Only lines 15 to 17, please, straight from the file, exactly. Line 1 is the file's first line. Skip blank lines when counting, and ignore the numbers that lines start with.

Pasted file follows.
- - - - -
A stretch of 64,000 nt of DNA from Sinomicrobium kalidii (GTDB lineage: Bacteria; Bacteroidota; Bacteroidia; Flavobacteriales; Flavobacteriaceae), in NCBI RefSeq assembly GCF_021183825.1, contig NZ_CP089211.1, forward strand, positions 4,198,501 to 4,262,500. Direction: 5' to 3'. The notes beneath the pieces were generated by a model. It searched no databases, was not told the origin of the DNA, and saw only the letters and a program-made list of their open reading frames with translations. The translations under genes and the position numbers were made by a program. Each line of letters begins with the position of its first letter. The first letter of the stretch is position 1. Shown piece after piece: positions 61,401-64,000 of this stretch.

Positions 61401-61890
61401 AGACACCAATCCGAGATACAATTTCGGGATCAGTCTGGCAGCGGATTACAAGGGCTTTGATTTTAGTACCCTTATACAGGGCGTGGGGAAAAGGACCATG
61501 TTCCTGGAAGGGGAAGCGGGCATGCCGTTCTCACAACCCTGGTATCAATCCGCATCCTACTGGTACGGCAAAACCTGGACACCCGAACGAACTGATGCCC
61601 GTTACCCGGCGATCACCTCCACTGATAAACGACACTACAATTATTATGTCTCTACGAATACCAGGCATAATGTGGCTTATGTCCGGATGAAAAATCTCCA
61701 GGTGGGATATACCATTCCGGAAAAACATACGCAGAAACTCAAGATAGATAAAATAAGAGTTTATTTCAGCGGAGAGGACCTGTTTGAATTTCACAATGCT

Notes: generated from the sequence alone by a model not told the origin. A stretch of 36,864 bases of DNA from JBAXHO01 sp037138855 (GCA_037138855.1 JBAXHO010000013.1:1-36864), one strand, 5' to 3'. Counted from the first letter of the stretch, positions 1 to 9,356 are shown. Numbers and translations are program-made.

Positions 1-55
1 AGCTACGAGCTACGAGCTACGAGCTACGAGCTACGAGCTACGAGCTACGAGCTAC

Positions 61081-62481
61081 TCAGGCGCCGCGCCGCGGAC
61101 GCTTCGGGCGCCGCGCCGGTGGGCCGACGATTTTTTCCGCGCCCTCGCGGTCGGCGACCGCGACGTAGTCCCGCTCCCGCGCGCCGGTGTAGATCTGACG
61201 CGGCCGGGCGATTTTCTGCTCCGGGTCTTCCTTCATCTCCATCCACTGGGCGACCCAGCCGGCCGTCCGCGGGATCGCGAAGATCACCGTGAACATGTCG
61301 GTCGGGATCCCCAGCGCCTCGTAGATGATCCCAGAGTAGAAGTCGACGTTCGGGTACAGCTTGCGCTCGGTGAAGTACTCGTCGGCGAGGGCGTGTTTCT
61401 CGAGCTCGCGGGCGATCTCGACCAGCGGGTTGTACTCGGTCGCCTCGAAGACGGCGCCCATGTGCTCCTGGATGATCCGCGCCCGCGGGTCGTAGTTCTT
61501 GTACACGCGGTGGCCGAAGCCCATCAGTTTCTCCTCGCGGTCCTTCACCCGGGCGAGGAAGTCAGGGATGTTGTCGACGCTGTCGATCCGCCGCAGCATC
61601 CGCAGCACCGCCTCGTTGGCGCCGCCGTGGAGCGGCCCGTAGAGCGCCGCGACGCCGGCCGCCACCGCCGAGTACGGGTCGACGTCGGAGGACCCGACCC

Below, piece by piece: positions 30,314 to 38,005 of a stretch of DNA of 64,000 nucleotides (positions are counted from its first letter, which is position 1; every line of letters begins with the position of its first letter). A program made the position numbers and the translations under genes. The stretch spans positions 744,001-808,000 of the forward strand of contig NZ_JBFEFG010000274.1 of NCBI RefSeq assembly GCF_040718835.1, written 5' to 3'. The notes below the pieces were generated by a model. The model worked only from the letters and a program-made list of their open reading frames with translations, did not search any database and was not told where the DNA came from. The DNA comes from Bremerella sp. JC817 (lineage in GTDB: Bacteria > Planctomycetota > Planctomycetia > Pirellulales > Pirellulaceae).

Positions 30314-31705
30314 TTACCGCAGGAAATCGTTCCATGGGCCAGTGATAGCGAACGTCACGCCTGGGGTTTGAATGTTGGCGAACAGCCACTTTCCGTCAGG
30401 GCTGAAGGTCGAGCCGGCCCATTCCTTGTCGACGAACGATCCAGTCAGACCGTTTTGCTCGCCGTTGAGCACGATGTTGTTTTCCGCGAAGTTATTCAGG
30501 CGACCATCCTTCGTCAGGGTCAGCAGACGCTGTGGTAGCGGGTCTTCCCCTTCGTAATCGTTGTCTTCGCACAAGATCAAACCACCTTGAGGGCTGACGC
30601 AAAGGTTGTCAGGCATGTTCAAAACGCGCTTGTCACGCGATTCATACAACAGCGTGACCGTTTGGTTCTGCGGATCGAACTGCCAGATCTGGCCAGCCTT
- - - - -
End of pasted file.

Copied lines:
61401 CGAGCTCGCGGGCGATCTCGACCAGCGGGTTGTACTCGGTCGCCTCGAAGACGGCGCCCATGTGCTCCTGGATGATCCGCGCCCGCGGGTCGTAGTTCTT
61501 GTACACGCGGTGGCCGAAGCCCATCAGTTTCTCCTCGCGGTCCTTCACCCGGGCGAGGAAGTCAGGGATGTTGTCGACGCTGTCGATCCGCCGCAGCATC
61601 CGCAGCACCGCCTCGTTGGCGCCGCCGTGGAGCGGCCCGTAGAGCGCCGCGACGCCGGCCGCCACCGCCGAGTACGGGTCGACGTCGGAGGACCCGACCC